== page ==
Dealing with stray tigers, lions becomes routine for Juarez officials

Border Report Tour

Rescue of Thor the tiger latest episode in border city where incidents involving big cats — and a crocodile or two — have been reported in each of the past few years

JUAREZ, Mexico (Border Report) — Juarez is riding the attention garnered by the rescue of a 5-month-old tiger cub to promote animal adoptions.

Animal shelter employees on Dec. 18 retrieved Thor the tiger from the streets of Juarez after he escaped from captivity. Thor received three meals a day and got to exercise and play with shelter employees until his owner, a veterinary student, showed the proper paperwork and took him home on Monday.

“The young man (the owner) is specializing in (the care) of wild animals. He got Thor when he was 4 weeks old. Thor was born in captivity and has lost the ability to hunt. He is now used to being with humans,” said Margarita Peña, director of Juarez’s Ecology Department.

She said it’s not a good idea to have big cats such as tigers in an urban environment, but Mexican law does allow it.

When asked by Border Report how many tigers, leopards or jaguars are being kept in private property in Juarez — a city of 1.5 million people across the Rio Grande from El Paso, Texas — Peña referred the question to federal government officials. However, “as veterinarians, we see or treat these types of animals more and more often,” she said.

Margarita Peña shows the bruises left by Thor during the tiger cub’s stay at the Juarez animal shelter. (photo by Julian Resendiz/Border Report)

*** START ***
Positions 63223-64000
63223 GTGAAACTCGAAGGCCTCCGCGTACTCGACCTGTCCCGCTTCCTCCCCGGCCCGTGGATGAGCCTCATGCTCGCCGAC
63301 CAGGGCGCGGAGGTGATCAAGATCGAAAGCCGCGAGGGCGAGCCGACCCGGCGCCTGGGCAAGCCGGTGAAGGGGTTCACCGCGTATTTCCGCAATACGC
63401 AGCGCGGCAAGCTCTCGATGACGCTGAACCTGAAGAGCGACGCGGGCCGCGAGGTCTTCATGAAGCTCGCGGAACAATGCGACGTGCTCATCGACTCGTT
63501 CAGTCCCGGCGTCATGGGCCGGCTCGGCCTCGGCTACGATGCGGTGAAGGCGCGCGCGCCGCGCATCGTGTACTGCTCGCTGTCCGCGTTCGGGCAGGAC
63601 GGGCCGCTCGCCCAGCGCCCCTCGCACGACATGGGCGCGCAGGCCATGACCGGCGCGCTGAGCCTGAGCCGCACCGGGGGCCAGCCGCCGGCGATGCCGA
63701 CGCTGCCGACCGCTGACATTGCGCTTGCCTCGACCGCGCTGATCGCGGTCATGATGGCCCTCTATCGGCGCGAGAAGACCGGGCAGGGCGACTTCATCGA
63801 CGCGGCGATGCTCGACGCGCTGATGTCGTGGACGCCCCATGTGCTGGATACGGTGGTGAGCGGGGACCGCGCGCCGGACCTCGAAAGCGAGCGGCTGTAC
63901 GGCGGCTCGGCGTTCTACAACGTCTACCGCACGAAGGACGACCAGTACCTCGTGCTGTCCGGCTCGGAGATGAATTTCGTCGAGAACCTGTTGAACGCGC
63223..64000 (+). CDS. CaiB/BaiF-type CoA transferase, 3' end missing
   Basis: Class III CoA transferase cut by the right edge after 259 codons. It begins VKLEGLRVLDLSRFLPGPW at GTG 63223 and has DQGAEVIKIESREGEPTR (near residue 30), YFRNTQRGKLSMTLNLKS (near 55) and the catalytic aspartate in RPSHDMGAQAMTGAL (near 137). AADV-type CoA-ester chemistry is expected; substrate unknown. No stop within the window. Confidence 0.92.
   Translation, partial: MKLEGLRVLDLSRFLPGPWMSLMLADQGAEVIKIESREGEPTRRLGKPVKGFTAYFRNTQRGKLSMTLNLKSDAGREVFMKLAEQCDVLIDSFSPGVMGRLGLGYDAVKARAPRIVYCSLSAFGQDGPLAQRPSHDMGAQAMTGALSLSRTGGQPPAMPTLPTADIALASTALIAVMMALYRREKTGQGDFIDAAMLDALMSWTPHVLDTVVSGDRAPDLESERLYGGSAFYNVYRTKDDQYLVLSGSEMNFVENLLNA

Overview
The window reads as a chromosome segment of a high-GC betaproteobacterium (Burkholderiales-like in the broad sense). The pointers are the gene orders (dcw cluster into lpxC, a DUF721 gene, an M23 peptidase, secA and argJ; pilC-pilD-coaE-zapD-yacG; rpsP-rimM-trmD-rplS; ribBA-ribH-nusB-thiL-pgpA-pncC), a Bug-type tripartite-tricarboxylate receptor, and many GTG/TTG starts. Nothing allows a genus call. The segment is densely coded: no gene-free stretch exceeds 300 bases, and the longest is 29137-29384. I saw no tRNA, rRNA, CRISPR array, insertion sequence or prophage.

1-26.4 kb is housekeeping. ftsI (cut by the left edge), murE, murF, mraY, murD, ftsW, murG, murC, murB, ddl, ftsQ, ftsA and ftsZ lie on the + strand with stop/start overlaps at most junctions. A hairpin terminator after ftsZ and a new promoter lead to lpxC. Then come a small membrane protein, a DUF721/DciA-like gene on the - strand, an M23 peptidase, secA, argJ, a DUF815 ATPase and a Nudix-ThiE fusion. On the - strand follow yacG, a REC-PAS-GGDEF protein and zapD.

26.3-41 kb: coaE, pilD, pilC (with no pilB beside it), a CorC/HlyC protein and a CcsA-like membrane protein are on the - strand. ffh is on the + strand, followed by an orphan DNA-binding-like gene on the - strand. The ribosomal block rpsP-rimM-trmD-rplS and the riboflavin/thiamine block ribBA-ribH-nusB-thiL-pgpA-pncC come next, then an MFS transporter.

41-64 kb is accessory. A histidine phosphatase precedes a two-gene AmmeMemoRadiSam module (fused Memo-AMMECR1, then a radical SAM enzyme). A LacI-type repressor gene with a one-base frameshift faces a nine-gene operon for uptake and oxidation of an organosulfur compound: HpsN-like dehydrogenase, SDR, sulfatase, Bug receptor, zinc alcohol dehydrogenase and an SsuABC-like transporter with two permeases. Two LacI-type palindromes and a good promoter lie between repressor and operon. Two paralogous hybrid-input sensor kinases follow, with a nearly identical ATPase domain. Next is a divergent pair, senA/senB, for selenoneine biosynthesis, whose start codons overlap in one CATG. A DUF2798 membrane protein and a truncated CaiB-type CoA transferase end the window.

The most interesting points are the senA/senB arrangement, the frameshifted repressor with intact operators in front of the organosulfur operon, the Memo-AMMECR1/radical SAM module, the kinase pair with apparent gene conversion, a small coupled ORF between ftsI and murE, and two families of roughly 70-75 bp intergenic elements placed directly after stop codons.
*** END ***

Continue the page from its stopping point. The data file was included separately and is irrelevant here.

She said Thor displayed a playful attitude in the 10 days he was in the shelter. But on Tuesday, she showed the bruises the cub left on her right forearm. “These animals will always have a savage instinct […] even playing, he did this to us. These are animals that will grow to weigh hundreds (of pounds). They can hurt a child or an elderly person just by playing,” Peña said.

Shelter employees this year have rescued 151 “exotic” animals from the streets of Juarez, Peña said. That includes eight hawks, nine snakes, three badgers, three bats, two coyotes, a pelican and the tiger. Some animals were returned to their owners, other adopted and the rest — including the bats and the coyotes — released in the wild.

Peña urged border residents to adopt “more conventional” pets instead, such as one of the 221 dogs and 58 cats that have passed through the shelter this year.

Juarez officials have had their share of encounters with big cats in the past few years. In 2018, a man was critically injured by two tigers and two lions he kept as pets. And in 2017, Mexican police raided a home where they found a baby lion, a baby tiger, two grown tigers and a crocodile illegally kept in a home, according to Mexican press reports.

Visit the BorderReport.com homepage for the latest exclusive stories and breaking news about issues along the United States-Mexico border.

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